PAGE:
Hans Smith, Financial Advisor

Excessive fee-taking. Commission based products. Annuities. Individual stock picking. High expense mutual funds. For decades these products have been useful in lining a broker’s pockets, but are suboptimal for the consumer of investment advice.

At One Day in July, I’m focused on transforming new clients’ portfolios by moving them out of high-fee financial products and into a variety of low-cost index funds. I then invite clients to turn off CNBC, ignore the pundits and prediction makers, and focus on what matters: what is within their control in investing. If you focus on what matters and can tune out the noise, investment success will follow.

Below are seven items that are controllable, and where my focus is as a financial advisor:

1. Investment Expenses

This primarily includes the expense ratio of mutual funds you own, the cost of commission-based products, and what you pay your financial advisor. Looking around the industry, I’ve found it’s not uncommon to see investment related expenses add up to 2-3% of assets per year. This is far too high, and an enormous cost that compounds over time.

2. Allocating Assets & Diversification

Index funds are considered a “passive” investment, but in my view there is no such thing as passive investing. Every decision an investor makes is active, even if a particular decision is to “stay the course” or invest all of your money into one fund. I show clients the benefits of allocating their assets into a variety of diversified, low-cost index funds. Every investment position should serve a unique purpose, and that purpose should not be to benefit your broker.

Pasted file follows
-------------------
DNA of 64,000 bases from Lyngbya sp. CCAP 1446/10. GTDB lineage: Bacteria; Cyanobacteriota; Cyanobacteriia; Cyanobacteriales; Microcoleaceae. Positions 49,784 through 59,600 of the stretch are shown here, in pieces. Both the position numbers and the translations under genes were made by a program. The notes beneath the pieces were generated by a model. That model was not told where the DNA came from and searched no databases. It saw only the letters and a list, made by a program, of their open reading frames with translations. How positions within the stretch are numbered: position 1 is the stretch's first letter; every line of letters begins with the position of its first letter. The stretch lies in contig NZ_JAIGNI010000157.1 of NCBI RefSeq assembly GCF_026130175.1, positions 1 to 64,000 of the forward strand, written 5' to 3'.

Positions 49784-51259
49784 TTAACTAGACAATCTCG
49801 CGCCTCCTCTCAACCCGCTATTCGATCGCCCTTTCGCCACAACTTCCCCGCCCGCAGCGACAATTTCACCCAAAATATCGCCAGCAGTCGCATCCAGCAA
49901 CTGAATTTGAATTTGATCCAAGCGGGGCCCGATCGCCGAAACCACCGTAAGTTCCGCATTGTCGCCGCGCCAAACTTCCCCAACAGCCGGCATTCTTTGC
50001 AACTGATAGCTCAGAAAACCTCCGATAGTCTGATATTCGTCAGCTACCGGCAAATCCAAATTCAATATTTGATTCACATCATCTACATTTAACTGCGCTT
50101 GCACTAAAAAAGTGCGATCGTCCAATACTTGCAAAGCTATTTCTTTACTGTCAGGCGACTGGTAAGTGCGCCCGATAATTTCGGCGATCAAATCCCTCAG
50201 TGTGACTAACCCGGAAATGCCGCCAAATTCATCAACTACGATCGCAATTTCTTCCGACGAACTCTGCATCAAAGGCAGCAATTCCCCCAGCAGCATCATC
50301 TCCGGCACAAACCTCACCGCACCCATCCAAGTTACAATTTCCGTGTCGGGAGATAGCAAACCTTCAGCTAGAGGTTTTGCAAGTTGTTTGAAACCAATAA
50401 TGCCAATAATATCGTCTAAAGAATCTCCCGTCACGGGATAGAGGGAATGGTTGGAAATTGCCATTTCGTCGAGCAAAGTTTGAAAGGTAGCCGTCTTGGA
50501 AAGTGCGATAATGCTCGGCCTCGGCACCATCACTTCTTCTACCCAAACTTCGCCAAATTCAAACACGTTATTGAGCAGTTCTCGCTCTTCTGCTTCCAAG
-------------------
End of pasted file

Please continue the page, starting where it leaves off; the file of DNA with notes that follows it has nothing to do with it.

3. Rebalancing

Rebalancing promotes “buying low” and “selling high” in relatively small increments over long periods of time. This procedure helps keep portfolio risk in-check, and can boost investment performance over time.

4. Risk Management

Age is an important factor in setting the risk level of a portfolio, but it’s certainly not the only consideration. The time to consider portfolio risk is before major equity market downturns, not during them.

5. Savings Rate

The inconvenient truth is that nothing matters more to long-term investment success than your savings rate. There can be no investment without savings! I promote putting your savings on auto-pilot and establishing recurring contributions into a variety of investment accounts.

6. Tax Efficiency of the Portfolio

It’s important to place investments in the most tax efficient accounts. Index fund dividends, foreign tax credits, and tax harvesting opportunities are important considerations often overlooked by investors.

7. Avoiding Behavioral Errors

“Behavioral errors” in investing refer to market timing mistakes or shifting allocations at inopportune times. As the Dalbar (1) study routinely points out, behavioral errors are the single biggest risk an investor faces, and can be detrimental to long-term portfolio performance.

These are the things we focus on at One Day In July. Everything else is predominantly noise that if listened to can subtract from investment returns.

Notes:

1 Source: 2018 Dalbar study

Written by Burlington, Vermont Financial Advisor Hans Smith


One Day In July LLC
77 College St. #3A
Burlington, VT 05401
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